‘These pregnancies fail from the outset and were never destined to succeed.’ Most miscarriages like this happen by eight weeks, although bleeding may not start until three or four weeks later, which is worth remembering in subsequent pregnancies. ‘If a scan at eight weeks shows a healthy heart beat, you have a 95 per cent chance of a successful pregnancy,’ says Professor Walker.
• HORMONAL FACTORS
A hormonal blip could cause a sporadic miscarriage and never be a problem again. However, a small number of women who have long cycles and irregular periods may suffer recurrent miscarriages because the lining of the uterus is too thin, making implantation difficult.
Unfortunately, hormone treatment is not terribly successful.
‘There used to be a trend for progesterone treatment, but trials show this really doesn’t work,’ warns Professor Walker. ‘There is some evidence that injections of HCG (human chorionic gonadotrophin, a hormone released in early pregnancy) can help, but it’s not the answer for everyone.’ The treatment must be started as soon as the pregnancy is confirmed, at around four or five weeks.
For women over 40, one in four women who become pregnant will miscarry. [One in four women of all ages miscarry, but these figures include women who don’t know that they are pregnant. Of women who do know that they’re pregnant, the figure is one in six. Once you’re over 40, and know that you’re pregnant, the figure rises to one in four]
• AUTO-IMMUNE BLOOD DISORDERS
Around 20 per cent of recurrent miscarriers suffer from lupus or a similar auto-immune disorder that causes blood clots to form in the developing placenta.
A simple blood test, which may need to be repeated several times, can reveal whether or not this is the problem.’One negative test does not mean that a women is okay,’ warns Mr Roy Farquharson, consultant gynaecologist who runs an early pregnancy unit at the Liverpool Women’s Hospital.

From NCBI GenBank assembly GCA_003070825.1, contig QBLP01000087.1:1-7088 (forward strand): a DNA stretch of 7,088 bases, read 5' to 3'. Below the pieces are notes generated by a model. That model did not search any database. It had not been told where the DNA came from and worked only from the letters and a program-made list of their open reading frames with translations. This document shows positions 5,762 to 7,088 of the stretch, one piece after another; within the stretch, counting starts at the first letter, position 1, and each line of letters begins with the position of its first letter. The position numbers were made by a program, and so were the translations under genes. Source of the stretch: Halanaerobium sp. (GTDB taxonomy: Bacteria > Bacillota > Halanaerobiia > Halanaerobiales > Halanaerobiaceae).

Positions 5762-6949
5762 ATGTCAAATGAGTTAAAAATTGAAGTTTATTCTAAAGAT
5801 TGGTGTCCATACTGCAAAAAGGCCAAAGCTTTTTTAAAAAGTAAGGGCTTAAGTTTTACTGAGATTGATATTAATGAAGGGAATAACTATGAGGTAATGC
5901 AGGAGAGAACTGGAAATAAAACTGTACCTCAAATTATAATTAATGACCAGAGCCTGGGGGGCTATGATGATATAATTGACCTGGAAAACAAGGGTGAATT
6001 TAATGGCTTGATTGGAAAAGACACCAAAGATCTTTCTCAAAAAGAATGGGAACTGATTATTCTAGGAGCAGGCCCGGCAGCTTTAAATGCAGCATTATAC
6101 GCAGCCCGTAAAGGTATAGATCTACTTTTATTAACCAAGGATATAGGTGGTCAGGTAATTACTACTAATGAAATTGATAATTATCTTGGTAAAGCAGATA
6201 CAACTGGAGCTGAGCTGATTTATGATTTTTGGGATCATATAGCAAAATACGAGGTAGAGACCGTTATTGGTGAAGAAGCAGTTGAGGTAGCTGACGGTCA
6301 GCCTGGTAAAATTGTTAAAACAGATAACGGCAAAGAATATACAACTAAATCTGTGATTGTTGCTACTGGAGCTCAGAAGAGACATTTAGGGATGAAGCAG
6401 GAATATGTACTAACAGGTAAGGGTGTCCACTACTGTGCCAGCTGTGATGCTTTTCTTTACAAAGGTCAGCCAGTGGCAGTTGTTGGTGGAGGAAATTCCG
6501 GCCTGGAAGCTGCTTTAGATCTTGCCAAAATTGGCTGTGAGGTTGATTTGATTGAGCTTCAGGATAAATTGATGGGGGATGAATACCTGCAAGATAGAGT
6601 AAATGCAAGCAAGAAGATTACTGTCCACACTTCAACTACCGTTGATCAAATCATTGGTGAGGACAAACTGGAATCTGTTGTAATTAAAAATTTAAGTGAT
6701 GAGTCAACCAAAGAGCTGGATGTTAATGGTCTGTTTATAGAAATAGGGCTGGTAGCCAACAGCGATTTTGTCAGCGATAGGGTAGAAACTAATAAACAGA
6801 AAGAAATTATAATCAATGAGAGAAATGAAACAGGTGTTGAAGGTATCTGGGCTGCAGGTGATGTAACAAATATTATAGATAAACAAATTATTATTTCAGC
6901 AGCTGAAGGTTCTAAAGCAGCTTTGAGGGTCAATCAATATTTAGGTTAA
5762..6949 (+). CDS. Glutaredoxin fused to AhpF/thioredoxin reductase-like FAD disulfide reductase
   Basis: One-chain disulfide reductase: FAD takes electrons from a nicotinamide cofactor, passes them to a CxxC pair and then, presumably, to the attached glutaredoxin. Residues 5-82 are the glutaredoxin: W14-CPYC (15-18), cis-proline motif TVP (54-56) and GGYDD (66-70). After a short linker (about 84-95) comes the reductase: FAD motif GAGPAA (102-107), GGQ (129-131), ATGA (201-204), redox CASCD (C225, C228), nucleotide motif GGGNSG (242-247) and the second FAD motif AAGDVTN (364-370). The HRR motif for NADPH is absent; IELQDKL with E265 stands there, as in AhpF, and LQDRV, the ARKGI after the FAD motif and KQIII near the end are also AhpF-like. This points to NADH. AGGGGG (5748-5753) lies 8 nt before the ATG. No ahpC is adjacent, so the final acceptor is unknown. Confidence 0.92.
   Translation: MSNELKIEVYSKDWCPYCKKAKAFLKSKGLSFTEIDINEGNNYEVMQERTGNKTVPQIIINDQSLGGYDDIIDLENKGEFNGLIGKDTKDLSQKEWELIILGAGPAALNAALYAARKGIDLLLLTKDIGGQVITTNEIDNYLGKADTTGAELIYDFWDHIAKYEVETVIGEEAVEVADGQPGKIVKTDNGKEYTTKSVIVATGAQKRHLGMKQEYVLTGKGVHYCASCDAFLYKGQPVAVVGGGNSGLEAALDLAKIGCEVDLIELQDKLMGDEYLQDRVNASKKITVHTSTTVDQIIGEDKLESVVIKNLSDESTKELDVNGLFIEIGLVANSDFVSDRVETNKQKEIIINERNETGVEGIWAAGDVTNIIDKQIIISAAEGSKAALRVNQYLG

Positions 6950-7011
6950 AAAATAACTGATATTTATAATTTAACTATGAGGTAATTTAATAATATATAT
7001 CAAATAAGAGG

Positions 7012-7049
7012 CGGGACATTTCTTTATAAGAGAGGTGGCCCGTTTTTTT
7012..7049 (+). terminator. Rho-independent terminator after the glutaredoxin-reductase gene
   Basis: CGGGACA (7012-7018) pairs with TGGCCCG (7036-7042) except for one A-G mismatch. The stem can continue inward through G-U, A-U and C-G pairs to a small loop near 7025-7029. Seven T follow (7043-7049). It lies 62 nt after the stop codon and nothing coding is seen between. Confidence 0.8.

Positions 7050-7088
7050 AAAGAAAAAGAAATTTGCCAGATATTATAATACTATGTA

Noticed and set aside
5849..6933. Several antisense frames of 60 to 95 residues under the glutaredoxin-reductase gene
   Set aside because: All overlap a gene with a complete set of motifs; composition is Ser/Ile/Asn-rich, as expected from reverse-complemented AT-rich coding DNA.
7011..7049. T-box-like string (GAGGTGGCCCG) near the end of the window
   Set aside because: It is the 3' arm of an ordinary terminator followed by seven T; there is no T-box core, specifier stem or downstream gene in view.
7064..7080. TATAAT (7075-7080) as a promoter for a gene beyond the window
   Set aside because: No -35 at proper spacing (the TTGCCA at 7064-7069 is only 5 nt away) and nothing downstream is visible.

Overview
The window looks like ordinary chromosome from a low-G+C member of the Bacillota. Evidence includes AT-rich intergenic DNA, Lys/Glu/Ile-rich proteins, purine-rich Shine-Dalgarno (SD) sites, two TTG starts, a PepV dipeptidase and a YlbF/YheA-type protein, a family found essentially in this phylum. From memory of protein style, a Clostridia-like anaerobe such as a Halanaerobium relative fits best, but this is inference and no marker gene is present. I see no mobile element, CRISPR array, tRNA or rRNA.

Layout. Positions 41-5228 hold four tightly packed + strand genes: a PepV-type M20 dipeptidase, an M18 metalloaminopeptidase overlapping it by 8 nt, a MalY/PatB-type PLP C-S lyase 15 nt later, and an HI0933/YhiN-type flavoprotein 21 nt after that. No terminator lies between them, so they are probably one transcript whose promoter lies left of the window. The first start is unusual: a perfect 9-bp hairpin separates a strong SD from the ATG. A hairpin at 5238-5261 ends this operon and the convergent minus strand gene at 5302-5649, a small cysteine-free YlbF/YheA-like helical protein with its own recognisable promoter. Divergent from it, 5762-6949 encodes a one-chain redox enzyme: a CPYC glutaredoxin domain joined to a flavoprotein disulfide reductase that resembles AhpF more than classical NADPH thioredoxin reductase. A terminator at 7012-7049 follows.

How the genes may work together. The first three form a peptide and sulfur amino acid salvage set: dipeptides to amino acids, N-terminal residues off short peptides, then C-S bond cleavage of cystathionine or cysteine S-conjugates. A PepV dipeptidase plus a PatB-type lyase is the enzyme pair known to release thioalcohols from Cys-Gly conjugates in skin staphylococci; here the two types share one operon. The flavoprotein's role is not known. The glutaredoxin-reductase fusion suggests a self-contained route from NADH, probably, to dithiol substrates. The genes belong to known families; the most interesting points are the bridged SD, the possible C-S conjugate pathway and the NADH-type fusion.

Often pregnancy can be a trigger for these disorders, so a test should be done as soon as possible,’ he adds.But it can easily be treated with low dose aspirin or heparin injections, which help to thin the blood and prevent blood clots forming – a recent trial also showed that women do equally well on either. ”We have a 70 per cent live birth rate in women treated for these disorders,’ says Dr Farquharson, ‘which is excellent.’
• OTHER CAUSES
While uterine abnormalities, such as fibroids, can cause a miscarriage, many women have no problems carrying a pregnancy to term. An incompetent cervix can also cause miscarriage at around 20 weeks.
While this can be treated by a special stitch in the cervix, trials suggest it is not particularly successful, although it may delay labour by a few weeks.Gene and chromosomal abnormalities, which can be detected by blood tests, may also cause recurrent miscarriages in a small number of couples.
A procedure known as preimplantation genetic diagnosis can help. After in-vitro fertilisation (IVF), a single cell is taken from the developing embryo and tested for the gene defect. Only healthy embryos are then replaced in the womb.
It is an expensive and stressful procedure – and pregnancy rates tend to be quite low – but for some this is preferable to repeated miscarriages or a genetically abnormal baby.